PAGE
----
Nonetheless, writes Taylor Branch in "Parting the Waters," his Pulitzer Prize-winning chronicle of the King years, the written speech King had before him wasn't all that great.
It was "politically sound, but far from historic, nimble in some streaks while club-footed through others," Branch writes. It did contain some great lines -- not only "the fierce urgency of now," but the one about America giving black people a bad check.
Virginia Tech rhetoric professor Kelly Pender notes King's speech is full of such metaphors.
"But if I were writing an article on the speech's effectiveness, I would be focusing on style and delivery, the last two canons of classical rhetoric," Pender said. "There's no question that King's preacherly oratory made it a success."
The speech gets better as it goes -- and there's a reason for that.
As Branch describes it, the pivotal moment comes just after a line that went over very well that day: "We will not be satisfied until justice rolls down like waters and righteousness like a mighty stream."
The crowd loved it. But the next line introduced what Branch called "the lamest and most pretentious section" of the whole speech:
"And so today, let us go back to our communities as members of the international association for the advancement of creative dissatisfaction."
But King never said it. Instead, he lifted his eyes from his written text, and started talking about a dream.
You can see the moment perfectly on the video, available on YouTube.
King's eyes, which for the first two-thirds of his speech keep returning to the text, finally settle on the sea of humanity instead. Once or twice, King's eyes turn upward, as if seeking a little help in figuring out what comes next.
What did come still resonates today:
"I have a dream that one day this nation will rise up and live out the true meaning of its creed: 'We hold these truths to be self-evident, that all men are created equal.'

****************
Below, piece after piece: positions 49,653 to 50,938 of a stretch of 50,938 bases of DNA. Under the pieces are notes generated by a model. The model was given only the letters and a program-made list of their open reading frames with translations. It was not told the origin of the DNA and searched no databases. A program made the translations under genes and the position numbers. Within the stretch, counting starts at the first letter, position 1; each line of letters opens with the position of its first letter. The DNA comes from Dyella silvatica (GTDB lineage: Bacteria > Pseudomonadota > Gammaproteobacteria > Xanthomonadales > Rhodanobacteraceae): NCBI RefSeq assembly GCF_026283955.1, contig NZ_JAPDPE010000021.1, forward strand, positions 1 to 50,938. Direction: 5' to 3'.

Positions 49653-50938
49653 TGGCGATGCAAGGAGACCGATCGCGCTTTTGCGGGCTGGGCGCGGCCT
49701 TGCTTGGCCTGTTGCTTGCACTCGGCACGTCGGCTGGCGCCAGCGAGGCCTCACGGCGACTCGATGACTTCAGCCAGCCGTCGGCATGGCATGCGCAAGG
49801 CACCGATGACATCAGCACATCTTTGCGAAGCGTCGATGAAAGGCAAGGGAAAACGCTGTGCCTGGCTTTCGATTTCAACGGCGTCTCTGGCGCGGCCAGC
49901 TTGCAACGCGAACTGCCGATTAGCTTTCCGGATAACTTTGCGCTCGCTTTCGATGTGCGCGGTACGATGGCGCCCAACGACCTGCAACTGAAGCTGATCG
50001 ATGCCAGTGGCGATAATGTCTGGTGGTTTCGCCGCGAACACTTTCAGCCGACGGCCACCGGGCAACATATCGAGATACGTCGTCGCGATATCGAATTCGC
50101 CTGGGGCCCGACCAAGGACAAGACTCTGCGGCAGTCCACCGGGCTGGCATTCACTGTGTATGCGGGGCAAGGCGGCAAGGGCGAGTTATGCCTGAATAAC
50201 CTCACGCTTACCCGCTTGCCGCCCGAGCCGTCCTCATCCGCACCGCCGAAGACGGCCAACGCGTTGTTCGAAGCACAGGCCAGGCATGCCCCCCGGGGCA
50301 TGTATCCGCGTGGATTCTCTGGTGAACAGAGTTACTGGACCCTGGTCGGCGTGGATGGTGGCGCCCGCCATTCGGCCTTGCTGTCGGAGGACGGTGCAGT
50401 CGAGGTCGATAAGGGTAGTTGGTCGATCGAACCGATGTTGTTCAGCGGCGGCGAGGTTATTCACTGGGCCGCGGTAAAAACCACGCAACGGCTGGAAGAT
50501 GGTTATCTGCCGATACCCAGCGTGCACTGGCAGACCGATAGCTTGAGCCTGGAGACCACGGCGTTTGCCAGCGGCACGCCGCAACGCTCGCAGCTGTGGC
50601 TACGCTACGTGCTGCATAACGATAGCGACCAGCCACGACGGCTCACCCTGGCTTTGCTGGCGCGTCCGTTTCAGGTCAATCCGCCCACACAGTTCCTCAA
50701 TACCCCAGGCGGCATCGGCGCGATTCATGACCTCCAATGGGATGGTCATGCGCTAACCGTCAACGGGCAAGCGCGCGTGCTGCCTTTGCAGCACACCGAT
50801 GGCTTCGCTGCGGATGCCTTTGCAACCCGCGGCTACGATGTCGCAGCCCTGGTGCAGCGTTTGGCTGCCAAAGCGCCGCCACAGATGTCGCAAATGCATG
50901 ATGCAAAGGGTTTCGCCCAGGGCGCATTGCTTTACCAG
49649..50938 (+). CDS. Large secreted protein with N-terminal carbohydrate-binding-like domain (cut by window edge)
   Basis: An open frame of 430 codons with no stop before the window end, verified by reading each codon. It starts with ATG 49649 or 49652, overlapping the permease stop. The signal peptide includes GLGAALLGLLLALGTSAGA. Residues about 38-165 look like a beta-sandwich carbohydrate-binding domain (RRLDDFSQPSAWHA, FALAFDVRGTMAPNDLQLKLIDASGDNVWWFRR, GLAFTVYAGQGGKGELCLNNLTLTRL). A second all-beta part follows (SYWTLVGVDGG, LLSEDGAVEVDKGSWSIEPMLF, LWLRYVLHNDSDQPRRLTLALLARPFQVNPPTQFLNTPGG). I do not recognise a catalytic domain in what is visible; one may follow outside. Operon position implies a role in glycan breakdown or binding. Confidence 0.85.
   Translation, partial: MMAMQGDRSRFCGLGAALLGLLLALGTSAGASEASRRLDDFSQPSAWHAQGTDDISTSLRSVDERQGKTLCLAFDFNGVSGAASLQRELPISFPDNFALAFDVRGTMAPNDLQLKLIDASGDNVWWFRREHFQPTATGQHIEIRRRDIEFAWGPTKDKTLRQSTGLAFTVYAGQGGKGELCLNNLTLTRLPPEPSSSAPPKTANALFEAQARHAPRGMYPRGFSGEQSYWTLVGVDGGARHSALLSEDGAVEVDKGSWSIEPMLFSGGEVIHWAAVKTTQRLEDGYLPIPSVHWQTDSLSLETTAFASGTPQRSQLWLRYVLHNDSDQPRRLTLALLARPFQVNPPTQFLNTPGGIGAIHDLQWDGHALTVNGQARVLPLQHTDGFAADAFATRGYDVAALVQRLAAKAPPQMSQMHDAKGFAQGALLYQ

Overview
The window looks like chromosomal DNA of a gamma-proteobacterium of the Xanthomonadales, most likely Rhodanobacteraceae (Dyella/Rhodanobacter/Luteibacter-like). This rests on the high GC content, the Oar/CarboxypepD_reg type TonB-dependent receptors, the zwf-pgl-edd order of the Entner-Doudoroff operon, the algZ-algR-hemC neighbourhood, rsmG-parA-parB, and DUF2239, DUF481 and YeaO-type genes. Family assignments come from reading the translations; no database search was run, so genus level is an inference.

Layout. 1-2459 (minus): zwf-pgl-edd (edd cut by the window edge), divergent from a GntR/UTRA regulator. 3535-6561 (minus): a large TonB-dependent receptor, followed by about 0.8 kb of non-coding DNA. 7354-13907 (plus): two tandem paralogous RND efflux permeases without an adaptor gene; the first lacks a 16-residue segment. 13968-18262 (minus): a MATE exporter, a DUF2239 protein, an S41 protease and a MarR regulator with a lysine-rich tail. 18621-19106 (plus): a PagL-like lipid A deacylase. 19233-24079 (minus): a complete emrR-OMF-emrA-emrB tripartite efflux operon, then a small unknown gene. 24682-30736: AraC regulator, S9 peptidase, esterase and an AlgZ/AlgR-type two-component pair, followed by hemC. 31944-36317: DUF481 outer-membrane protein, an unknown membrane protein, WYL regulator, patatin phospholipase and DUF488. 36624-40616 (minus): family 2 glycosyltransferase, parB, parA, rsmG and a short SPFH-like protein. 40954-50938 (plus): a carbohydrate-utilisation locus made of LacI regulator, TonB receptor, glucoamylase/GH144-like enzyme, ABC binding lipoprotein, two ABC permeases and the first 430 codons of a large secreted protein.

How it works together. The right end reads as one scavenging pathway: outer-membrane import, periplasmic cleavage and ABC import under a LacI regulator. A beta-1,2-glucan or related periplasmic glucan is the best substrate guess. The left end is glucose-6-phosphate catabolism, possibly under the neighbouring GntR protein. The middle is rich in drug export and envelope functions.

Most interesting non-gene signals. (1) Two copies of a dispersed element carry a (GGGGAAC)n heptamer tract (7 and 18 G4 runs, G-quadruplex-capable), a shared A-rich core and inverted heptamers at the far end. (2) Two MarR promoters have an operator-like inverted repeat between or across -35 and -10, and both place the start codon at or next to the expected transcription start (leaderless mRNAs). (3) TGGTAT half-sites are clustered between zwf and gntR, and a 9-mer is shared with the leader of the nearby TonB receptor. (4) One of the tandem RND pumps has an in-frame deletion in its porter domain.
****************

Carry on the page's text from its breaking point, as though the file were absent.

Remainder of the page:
"I have a dream that one day on the red hills of Georgia, the sons of former slaves and the sons of former slave owners will be able to sit down together at the table of brotherhood ...
"I have a dream that my four little children will one day live in a nation where they will not be judged by the color of their skin, but by the content of their character."
From his dream, King moves to a stanza of "My Country 'Tis of Thee" and goes on to talk of freedom ringing from New Hampshire to "every hill and molehill of Mississippi." He ends with the lines of an old Negro spiritual:
"Free at Last! Free at Last! Thank God Almighty, we are free at last!" to thunderous applause.
Even President John F. Kennedy, watching King's speech on TV, was reportedly impressed.
"He's damn good," said the president to his aides.
Roanoke's new memorial is by Chicago artists Jeffrey and Anna Koh Varilla. Anna Koh Varilla said their statue of King speaking with outstretched arms is meant to convey not just his ability to communicate, but also his "compassion and understanding."
She said the statue is meant above all to show King connecting with the people around him.
In addition to the "I Have a Dream" speech, the benches facing the monument also feature King's Sept. 18, 1963, eulogy for the young victims of a Birmingham, Ala., church bombing, and his Dec. 10, 1964, acceptance speech for the Nobel Peace Prize.
There is also "I've Been to the Mountaintop," in which King speaks of the possibility of an early grave:
"I may not get there with you," he told his listeners in Memphis, Tenn., "but I want you to know tonight, that we, as a people, will get to the promised land."
The next day, April 4, 1968, King was killed by an assassin's bullet.
He was tragically young -- just 39. But for a little while last spring, thanks to Roanoke's new memorial, I dreamed his dream again.